Most works in Snite Museum of Art exhibits are part of indoor exhibits, but a new sculpture garden on the west side of campus will bring an outdoor art display to campus. Charles Loving, director and curator of the George Rickey Sculpture Archive, said an appreciation for the arts prompted the University to begin construction on the new garden this fall. “Through the sculpture garden, we hope to create an important artistic program for both campus and community audiences,” Loving said. “This beautiful site at Notre Dame’s community entrance could serve as a future campus fine arts district.” The presence of the sculpture garden on campus could catalyze the construction of facilities on campus devoted to the appreciation of fine arts, Loving said. “Some folks on campus would one day like to add a new art museum building, new art, art history and design building and a new music building to that region of campus that already features the DeBartolo Performing Arts Center,” Loving said. “This project should regain momentum for the Snite Museum staff to develop funds for a new art museum building to be constructed at this location.” University architect Doug Marsh said the garden’s beauty and location would allow visitors the opportunity for reflection. “The sculpture garden will provide a place for walking and contemplation amid a naturally distinctive outdoor space,” Marsh said. “Its location between the Irish Green and the Compton Family Ice Arena is a unique outdoor space given its change in topography and grassland context. A storm water retention basin that serves as a water feature further adds to the location’s artistry.” The way plants within the garden will filter the sun’s rays also made the site a perfect candidate for the garden, Loving said. “The perfect quantity of light allowed through the canopy of trees will be retained with the construction of the sculpture garden,” Loving said. “This effect will celebrate the cyclical wonder of nature by symbolizing Notre Dame’s four seasons.” Loving said the art within the garden would shift on a rotational basis. The first installment, which highlights the natural attraction of the landscape, will be an exhibit called “Reclamation of our Nature.” “Landscape architect Michael Van Valkenburgh has specified the planting of indigenous trees and shrubs, as well as prairie grass, to return the site to what it might have appeared at the founding of Notre Dame,” Loving said. “The sculptures selected for the first exhibit should speak to the beauty and power of nature, as well as to humankind’s universal quest for spiritual transcendence.” The architecture present within the park will span a wide spectrum of images, both real and imaginary, Loving said. “The sculptures are both representational and abstract,” Loving said. “They are essentially of the human-scale, and they are all by modern or contemporary artists.” Marsh said that the University has invested much effort in designing the sculpture garden’s plans and that financial support for its construction has been widespread. “This project has been in the active planning and design process for approximately the last year,” Marsh said. “Its funding has been drawn from a series of gifts from individuals.” The building contractor responsible for planning the garden was selected on the basis of financial practicality, Marsh said. Marsh said the University awarded the construction contact to local firm Gibson-Lewis, LLC. Although the building aspects of the sculpture garden will be completed in a few months’ time, Loving said the area’s natural features would not come to fruition for an extended period. “Construction of the park has just begun and is scheduled to be completed in November 2012,” Loving said. “Of course, it will take years for the trees and plants to fully mature.”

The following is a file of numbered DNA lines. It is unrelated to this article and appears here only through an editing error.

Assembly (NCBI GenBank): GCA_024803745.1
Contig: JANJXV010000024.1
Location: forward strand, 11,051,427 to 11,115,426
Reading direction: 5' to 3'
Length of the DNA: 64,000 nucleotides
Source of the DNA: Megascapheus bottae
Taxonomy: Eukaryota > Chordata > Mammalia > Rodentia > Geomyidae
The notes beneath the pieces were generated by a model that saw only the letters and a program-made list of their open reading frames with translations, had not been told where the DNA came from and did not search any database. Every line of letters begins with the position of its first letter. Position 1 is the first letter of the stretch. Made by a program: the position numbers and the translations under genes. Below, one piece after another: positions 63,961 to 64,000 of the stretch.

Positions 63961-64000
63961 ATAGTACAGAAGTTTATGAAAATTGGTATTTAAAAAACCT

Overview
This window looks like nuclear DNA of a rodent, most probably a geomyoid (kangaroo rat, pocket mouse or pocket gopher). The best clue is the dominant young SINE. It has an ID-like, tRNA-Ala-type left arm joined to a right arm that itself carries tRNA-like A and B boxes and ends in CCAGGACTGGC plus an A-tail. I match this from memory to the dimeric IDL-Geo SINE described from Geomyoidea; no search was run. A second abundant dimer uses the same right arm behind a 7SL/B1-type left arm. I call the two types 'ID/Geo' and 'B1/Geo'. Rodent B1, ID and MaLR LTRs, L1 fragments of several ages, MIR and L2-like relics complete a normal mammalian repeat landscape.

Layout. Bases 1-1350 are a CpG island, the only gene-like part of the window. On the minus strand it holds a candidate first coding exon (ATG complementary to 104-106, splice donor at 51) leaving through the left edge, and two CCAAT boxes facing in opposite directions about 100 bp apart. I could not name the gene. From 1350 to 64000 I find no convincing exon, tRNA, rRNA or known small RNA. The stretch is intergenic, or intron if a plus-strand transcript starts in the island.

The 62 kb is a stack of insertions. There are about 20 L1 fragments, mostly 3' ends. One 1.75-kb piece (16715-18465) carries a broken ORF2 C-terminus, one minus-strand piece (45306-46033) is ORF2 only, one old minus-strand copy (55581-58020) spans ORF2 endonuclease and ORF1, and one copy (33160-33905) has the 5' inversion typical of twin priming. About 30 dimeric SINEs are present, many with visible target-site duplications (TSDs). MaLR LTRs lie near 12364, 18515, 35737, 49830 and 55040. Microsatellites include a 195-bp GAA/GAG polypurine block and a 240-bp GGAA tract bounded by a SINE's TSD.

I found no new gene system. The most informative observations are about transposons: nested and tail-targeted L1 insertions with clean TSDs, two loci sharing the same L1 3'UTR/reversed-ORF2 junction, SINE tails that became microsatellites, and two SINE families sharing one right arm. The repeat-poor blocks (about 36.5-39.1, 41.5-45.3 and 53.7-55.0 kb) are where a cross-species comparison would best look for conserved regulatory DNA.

Notre Dame Security Police (NDSP) is investigating a sexual assault reported Saturday, according to an email sent to students the same evening. The reported sexual assault occurred in a North Quad men’s residence hall late Friday, police said. The assault was committed by an acquaintance of the victim. In the email, police warned students of the risk of sexual assault. “Sexual assault can happen to anyone,” the email stated. “College students are more likely to be assaulted by an acquaintance than a stranger. This means that the person perpetrating the assault could be part of the campus community. “Being aware of your own safety and watching out for your friends are important steps you can take to reduce the risk of sexual assault.” Information about sexual assault prevention and resources for survivors of sexual assault are available online from NDSP and from the Committee for Sexual Assault Prevention. Following the email from NDSP, student body vice president Nancy Joyce sent an email to students inviting them to gather at the Grotto on Sunday evening “to pray for the healing of our Notre Dame family.”